Film star Ted Crosley, fed up with movie life, quits pictures to enroll in Midland College, much to the horror of his manager Sam Lewis and his stooge-friend Willie Gumbatz. Ted wishes to ... See full summary »
Jimmy Durante is jungle star Schnarzan the Conqueror, but the public is tiring of his fake lions. So when Baron Munchausen comes to town with real man-eating lions, Durante throws a big ... See full summary »
The stooges are witnesses at a trial where their friend, a dancer at a nightclub where they are musicians, is accused of murder. The stooges manage to disrupt the proceedings but save the ... See full summary »
The stooges are mistaken by a gangster for the "Three Horsemen of Boulder Dam", famous football players. Hired to play for his team, they blow the big game and get it in the end. Lucille ... See full summary »
The famous Baron Munchausen dumps two dimwits in the African jungle. A rescue team mistakes one of them for the missing Baron, and returns them to the US, where they're greeted as heroes. ... See full summary »
Myrt has a show chock full of talented performers that deserves to be on Broadway, but can't raise the necessary money. Jackson, a lecherous "producer", provides the money in order to get ... See full summary »
Joe and Mary run a tobacco store and are just scraping by. When old friend Ted comes into the store, they renew their friendship, even though Ted is now wealthy and married to Elvira, whom ... See full summary »
Ted and Lulu Hackett are vaudeville's The Hacketts, a fairly successful song-and-dance team. They bring their son Ted Jr. up in the business and he soon eclipses them. When the son is ... See full summary »
Film star Ted Crosley, fed up with movie life, quits pictures to enroll in Midland College, much to the horror of his manager Sam Lewis and his stooge-friend Willie Gumbatz. Ted wishes to enroll in school under an assumed name but Sam, hoping to nip his school plans in the bud, tips off the press and school. En route, Ted has met and fallen in love with Jean Worthington, daughter of Dean Worthington who is counting on Ted's enrollment to save his job. Ted, as the hero of many college and football movies, is given a royal welcome when he arrives. In an effort to make the Midland football team a bigger draw and pay off the stadium debt, Ted is put on the varsity team, where, his exploits don't match those he had on screen, and he is actually a liability. He soon incurs the enmity of Biff Gordon, the school's football hero and Ted's rival for Jean. Biff sets Ted up with a fake fraternity initiation, wherein Ted passes on the tin fraternity ring, taken from a candy box, to Jean. ... Written by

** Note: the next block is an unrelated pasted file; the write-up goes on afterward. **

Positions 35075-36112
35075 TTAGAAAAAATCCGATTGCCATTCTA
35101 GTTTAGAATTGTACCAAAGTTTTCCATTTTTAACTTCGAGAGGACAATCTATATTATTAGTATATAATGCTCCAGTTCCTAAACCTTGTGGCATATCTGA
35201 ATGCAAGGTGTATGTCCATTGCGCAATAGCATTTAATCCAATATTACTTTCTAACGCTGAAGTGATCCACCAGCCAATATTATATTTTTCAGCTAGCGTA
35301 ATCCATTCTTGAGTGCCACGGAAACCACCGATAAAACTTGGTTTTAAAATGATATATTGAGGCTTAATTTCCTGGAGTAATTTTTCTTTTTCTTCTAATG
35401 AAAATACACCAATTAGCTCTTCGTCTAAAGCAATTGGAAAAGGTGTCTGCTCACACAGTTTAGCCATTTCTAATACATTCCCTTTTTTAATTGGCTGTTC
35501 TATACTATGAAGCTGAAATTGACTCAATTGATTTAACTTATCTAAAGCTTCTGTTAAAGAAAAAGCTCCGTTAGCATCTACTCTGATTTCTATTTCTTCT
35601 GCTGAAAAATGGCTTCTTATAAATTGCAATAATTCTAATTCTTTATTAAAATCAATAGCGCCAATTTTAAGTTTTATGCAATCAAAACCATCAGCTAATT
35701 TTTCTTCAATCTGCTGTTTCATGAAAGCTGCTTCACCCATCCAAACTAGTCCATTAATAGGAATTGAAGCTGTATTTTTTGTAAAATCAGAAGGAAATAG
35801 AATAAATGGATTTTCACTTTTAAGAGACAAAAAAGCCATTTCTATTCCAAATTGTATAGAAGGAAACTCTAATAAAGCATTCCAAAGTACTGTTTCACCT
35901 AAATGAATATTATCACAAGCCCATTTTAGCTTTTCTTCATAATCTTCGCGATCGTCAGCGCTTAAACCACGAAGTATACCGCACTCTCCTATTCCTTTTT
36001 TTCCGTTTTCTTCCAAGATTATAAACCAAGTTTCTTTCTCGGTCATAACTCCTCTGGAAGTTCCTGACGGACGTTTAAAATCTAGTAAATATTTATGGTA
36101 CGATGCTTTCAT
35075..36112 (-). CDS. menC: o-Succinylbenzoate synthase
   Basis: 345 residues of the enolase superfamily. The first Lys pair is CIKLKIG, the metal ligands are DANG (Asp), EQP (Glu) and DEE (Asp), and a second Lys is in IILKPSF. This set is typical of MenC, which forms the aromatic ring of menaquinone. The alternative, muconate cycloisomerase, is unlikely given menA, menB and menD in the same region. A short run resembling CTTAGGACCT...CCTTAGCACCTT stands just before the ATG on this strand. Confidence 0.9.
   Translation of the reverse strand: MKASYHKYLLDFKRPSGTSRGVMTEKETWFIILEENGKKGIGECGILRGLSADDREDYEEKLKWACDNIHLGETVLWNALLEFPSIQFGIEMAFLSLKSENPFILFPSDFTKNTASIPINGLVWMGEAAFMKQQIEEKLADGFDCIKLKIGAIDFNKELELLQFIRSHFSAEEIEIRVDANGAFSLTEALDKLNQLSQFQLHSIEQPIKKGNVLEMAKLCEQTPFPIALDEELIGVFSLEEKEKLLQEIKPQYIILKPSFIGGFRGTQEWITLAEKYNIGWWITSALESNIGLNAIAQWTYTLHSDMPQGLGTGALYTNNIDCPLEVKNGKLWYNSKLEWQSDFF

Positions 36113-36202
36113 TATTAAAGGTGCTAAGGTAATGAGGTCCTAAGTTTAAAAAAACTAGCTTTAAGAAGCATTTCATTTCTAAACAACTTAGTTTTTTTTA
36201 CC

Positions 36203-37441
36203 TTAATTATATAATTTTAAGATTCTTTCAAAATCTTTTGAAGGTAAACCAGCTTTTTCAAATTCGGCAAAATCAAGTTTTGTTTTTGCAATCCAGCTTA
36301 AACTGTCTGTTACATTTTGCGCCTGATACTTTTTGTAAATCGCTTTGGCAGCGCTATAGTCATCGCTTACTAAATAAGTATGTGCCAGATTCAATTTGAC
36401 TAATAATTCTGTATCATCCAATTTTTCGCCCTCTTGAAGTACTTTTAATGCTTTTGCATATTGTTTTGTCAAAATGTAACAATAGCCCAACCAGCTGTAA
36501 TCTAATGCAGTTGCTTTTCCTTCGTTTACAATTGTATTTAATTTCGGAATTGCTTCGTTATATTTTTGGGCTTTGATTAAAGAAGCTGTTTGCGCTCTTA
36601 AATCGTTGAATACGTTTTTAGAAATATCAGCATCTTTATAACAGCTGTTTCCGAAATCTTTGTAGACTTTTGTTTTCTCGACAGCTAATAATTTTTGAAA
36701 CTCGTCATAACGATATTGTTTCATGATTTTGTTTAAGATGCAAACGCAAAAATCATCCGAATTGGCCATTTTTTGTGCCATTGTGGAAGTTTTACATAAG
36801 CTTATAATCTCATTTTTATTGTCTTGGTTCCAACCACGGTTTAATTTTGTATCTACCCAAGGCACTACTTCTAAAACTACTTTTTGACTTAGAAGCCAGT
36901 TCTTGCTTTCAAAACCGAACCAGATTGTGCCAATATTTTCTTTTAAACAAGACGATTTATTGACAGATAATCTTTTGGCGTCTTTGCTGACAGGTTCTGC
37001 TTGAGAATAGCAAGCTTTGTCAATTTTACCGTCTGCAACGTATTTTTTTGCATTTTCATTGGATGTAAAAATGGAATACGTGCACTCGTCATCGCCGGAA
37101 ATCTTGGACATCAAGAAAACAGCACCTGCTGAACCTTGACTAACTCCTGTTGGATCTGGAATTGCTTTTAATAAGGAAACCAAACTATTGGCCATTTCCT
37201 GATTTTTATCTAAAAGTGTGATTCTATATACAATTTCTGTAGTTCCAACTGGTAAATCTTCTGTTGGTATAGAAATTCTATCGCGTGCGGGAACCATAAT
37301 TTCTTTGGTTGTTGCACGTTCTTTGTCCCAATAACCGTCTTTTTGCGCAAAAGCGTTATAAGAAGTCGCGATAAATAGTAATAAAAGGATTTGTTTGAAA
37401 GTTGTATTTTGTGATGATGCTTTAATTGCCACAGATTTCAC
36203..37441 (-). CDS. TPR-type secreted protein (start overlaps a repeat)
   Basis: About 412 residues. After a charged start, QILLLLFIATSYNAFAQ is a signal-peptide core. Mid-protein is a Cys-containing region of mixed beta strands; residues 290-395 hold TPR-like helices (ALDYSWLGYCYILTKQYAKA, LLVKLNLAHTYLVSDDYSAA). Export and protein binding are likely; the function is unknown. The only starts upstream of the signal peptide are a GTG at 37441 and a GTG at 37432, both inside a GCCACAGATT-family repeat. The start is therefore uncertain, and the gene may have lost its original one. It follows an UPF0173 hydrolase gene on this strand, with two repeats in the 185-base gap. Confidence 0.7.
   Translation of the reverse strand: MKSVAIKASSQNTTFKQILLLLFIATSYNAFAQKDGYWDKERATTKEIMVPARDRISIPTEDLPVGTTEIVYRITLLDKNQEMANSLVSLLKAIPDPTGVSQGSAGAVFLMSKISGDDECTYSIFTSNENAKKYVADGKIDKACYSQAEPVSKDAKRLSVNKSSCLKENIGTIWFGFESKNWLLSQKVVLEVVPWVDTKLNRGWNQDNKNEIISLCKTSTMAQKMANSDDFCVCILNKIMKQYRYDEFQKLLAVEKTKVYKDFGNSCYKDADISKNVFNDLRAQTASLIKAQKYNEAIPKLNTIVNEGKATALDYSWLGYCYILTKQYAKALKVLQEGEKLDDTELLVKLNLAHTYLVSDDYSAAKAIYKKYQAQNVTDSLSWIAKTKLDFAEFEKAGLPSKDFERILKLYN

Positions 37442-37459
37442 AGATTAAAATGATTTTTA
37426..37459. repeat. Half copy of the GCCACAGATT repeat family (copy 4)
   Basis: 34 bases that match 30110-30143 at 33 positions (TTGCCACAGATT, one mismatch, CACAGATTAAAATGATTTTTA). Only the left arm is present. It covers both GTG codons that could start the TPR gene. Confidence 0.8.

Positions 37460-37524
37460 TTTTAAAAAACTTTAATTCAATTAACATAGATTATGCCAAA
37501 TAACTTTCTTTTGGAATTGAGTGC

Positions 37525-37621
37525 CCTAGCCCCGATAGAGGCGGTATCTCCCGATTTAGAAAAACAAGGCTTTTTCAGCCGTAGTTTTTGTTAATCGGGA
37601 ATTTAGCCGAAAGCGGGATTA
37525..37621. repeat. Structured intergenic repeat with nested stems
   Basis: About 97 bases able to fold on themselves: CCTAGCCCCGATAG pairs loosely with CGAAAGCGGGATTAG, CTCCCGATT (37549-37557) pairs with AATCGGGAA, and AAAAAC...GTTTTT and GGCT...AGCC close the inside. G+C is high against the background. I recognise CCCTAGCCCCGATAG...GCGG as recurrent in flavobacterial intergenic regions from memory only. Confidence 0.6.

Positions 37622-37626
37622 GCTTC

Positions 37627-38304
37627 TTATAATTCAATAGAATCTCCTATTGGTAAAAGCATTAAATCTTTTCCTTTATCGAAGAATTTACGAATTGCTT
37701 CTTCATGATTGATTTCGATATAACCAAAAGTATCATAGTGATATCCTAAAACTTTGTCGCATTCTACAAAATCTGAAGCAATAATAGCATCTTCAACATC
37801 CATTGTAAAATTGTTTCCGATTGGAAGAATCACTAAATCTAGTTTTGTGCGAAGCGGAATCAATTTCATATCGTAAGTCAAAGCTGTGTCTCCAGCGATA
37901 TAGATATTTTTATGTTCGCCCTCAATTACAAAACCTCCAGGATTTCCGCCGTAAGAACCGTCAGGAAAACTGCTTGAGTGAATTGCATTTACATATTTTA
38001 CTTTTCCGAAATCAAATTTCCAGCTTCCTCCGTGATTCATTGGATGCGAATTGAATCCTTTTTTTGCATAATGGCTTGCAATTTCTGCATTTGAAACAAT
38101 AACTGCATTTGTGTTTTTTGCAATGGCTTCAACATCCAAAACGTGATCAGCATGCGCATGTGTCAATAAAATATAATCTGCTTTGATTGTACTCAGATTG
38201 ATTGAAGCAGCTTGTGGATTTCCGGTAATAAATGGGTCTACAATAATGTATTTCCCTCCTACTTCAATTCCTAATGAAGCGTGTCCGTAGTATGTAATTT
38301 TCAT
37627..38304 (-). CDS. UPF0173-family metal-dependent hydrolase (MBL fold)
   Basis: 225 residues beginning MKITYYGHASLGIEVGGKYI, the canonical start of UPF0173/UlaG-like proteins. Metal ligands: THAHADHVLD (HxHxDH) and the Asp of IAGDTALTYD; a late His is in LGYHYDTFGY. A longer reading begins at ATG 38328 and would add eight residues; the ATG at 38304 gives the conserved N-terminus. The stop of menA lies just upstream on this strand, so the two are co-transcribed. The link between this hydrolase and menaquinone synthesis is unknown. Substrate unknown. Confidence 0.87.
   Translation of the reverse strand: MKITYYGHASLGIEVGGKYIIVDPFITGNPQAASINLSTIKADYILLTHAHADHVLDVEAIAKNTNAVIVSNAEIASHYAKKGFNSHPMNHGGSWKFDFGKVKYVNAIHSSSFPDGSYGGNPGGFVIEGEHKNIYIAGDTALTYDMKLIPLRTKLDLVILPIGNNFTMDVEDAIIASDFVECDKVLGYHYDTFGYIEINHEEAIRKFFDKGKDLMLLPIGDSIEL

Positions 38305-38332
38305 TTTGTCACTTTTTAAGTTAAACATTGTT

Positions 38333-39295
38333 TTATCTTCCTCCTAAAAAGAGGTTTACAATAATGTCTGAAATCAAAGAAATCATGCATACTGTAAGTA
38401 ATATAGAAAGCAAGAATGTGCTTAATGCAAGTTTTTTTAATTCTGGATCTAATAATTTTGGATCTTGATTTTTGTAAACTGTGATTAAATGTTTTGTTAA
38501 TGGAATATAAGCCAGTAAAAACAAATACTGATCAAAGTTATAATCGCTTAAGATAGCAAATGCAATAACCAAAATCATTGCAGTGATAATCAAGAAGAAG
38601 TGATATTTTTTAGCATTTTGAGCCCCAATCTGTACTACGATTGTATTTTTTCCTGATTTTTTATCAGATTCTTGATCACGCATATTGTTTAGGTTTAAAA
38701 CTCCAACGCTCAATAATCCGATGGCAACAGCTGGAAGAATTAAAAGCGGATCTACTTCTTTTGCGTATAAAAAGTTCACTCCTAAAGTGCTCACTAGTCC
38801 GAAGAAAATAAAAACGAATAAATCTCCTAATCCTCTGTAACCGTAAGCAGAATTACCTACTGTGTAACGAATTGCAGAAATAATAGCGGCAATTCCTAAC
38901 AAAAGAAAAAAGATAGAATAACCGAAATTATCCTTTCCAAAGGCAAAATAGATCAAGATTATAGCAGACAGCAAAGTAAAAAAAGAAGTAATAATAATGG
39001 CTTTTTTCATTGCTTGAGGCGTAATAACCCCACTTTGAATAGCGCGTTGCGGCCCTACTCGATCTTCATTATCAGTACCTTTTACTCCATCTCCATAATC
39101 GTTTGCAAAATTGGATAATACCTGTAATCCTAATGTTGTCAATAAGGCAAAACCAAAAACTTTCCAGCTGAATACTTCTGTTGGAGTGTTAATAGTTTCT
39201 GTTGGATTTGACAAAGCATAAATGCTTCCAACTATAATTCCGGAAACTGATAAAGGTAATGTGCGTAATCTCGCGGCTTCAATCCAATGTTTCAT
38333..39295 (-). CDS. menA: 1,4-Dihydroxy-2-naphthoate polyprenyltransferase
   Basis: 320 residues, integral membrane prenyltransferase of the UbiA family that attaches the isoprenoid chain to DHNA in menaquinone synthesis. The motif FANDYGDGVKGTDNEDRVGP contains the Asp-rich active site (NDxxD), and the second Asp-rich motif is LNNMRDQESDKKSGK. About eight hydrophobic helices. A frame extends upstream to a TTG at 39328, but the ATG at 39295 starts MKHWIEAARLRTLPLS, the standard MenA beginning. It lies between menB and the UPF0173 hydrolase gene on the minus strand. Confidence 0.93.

Les Adams <firstname.lastname@example.org>
The print Turner Classic Movies (TCM) has been showing since 1994 is probably a print shown in the UK, since an opening frame states "Grand National Pictures Ltd. presents Start Cheering". That company is a UK company which probably handled the UK distribution. Although the IMDb credits are based on that print, it differs markedly from the American version as listed in the AFI Catalogue. See more »
I have very little patience for leading men and their love interest, and their songs; and I don't care much for musical numbers by "guest" performers, so much of this movie was a complete bore to me. I'm also not much interested in watching the details spelled out for me in run-of-the-mill stories like this: I prefer watching what the characters DO within a story, not the playing-out of the story itself, and since a lot of time here is spent with the main characters talking out the narrative, my fingers were itching for the fast-forward button. Durante is always fun to watch, but the script is so poor that his jokes mostly fall flat. I agree that he and Walter Connelly have no chemistry, and the justification for Durante even being in the story at all is too contrived to suspend belief. I actually prefer his roles in the late MGM Buster Keaton movies, like "What, No Beer?", where his character is an integral part of the story and his vitality really helps to move along the film. In this movie, the only moments I really enjoyed were Durante's musical number, Hal LeRoy's dance (which I have to admit was spectacular), and the Three Stooges who perform two skits with perfectly timed ensemble work. Basically, the story-laden non-comedic scenes were boring, and most of the Durante comedy was slightly embarrassing and only borderline amusing. Recommendation: don't pay more than $7 to watch it.
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